You already know that people in the U.S. military right now are working especially hard. So you might want to pay attention to November 11. That's Veterans Day, a day to honor all the men and women in the military who have served their country in the past.
November 11 was first set aside as Armistice Day to commemorate the end of fighting in World War I on that day in 1918. Then in 1954, Congress voted to make November 11 a day to honor all veterans and changed the name to Veterans Day. The day is dedicated to those who have served in the U.S. military. And, although you usually hear about veterans who fought in wars — like World War II, the Vietnam War, and the Persian Gulf War — many veterans served during times of peace. Just because they weren't fighting, doesn't mean they weren't working to protect their nation.
How can you take part in Veterans Day? One way is to talk to veterans. Maybe a parent, grandparent, or family friend served or is serving in the military. Sit down and talk to him or her about the experience.
You could also get historical and check out a book about a particular war or the people who fought in it. Lots of books give you first-person tales of what it was like to be there, so you can get a feel for what those people saw and did.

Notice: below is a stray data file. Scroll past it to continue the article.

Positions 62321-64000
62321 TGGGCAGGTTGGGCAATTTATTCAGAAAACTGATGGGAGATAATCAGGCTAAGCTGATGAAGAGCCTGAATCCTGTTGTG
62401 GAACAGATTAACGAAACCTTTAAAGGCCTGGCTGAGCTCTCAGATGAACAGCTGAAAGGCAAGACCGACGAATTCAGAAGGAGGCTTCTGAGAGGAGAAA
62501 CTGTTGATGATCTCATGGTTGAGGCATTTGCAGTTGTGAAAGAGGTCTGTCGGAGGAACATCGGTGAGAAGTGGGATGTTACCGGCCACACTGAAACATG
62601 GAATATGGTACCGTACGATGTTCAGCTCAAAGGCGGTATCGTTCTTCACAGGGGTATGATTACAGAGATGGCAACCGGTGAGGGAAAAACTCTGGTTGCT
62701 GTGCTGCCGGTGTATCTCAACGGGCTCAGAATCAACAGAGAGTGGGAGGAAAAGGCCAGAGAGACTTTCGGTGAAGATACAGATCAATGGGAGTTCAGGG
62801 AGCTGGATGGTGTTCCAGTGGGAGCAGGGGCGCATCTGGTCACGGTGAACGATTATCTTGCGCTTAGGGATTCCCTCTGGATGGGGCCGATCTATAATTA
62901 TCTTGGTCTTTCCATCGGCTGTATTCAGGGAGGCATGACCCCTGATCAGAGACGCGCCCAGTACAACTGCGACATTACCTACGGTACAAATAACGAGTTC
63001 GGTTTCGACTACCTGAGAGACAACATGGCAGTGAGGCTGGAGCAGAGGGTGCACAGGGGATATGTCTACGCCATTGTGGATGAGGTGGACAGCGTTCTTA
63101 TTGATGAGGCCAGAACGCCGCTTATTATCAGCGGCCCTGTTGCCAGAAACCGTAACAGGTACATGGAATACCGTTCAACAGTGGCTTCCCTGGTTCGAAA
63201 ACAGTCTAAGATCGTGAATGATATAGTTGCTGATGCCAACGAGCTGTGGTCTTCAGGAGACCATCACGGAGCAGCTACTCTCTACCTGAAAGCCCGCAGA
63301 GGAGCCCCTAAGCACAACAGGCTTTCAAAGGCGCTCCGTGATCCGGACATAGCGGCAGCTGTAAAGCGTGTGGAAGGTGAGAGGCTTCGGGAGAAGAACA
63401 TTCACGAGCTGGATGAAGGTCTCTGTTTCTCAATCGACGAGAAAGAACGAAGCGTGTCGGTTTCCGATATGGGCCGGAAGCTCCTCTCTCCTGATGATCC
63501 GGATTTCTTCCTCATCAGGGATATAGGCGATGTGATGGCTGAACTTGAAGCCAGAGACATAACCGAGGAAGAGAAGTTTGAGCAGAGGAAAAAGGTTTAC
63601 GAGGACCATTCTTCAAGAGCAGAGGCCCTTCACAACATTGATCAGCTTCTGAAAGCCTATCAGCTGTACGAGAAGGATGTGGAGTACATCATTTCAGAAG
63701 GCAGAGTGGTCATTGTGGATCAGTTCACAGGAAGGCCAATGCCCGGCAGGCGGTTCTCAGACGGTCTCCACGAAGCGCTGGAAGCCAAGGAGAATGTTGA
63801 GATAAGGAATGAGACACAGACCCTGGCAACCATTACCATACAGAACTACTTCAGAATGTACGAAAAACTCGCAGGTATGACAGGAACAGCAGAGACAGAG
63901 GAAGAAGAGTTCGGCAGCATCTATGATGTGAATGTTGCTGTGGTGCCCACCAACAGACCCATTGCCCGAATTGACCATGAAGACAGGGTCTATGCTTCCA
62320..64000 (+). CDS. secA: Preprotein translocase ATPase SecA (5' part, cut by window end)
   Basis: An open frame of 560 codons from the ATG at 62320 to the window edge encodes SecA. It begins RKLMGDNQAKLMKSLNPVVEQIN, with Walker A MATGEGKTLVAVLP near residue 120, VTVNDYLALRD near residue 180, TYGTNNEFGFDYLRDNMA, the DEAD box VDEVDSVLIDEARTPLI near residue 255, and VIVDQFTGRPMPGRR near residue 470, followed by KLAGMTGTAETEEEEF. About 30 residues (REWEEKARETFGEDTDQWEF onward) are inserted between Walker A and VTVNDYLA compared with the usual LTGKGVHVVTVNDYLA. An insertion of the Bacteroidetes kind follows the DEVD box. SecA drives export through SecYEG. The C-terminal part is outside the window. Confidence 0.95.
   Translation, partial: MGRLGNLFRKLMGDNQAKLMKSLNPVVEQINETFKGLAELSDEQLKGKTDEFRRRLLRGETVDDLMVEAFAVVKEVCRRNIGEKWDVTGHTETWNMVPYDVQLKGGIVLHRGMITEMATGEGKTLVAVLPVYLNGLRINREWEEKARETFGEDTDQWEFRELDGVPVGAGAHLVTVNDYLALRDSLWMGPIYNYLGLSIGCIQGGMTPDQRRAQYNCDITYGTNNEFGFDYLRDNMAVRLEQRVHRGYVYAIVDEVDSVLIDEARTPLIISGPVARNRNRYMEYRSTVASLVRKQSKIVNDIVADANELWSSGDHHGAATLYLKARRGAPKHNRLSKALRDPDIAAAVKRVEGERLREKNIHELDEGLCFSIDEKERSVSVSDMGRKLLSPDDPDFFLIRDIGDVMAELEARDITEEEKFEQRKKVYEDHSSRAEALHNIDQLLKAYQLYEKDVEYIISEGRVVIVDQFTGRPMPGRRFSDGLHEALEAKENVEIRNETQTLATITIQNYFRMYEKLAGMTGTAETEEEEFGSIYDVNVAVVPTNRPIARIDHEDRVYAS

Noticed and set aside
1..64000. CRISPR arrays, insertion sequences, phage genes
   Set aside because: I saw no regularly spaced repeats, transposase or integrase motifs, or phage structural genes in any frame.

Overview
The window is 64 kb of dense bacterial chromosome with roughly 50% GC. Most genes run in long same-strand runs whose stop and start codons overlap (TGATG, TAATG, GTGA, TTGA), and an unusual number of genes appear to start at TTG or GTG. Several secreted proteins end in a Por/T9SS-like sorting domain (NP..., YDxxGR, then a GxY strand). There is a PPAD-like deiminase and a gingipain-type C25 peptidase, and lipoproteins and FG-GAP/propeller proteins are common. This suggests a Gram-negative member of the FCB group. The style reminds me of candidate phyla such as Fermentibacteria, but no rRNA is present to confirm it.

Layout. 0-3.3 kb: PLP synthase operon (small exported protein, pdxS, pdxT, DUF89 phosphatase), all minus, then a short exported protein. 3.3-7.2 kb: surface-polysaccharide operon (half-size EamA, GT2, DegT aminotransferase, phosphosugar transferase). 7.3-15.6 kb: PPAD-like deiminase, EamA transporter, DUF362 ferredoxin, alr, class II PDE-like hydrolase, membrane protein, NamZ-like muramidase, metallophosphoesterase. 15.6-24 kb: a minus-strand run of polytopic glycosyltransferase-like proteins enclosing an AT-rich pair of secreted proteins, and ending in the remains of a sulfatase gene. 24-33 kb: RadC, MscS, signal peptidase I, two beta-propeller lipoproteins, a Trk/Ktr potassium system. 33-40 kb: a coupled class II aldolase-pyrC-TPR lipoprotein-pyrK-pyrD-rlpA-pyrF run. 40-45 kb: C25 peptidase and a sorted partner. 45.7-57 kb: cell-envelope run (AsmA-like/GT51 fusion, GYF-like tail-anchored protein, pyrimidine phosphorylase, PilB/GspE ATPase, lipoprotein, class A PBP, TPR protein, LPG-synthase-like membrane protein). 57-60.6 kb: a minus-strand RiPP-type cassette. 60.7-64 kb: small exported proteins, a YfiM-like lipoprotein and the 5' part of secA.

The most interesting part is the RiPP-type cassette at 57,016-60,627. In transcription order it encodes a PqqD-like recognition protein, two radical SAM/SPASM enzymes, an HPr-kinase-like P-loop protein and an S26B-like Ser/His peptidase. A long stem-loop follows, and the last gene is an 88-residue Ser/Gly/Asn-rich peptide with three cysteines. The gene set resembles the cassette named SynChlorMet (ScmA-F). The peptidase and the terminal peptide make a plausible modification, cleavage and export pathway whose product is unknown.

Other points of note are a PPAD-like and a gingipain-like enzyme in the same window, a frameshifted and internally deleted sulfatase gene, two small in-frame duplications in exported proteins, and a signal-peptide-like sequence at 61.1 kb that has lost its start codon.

And what about the hundreds of thousands of military personnel who are currently serving overseas? If you have friends and family members in the military, write them a note or send them an email telling them you're thinking of them. If you don't know anyone serving overseas but still want to show your appreciation for our troops, you can write a letter as part of the USO's care package program.
It may be tough to really understand what veterans — and those currently serving our country — have experienced, but we can still thank them for everything they've done.
Note: All information is for educational purposes only. For specific medical advice, diagnoses, and treatment, consult your doctor.
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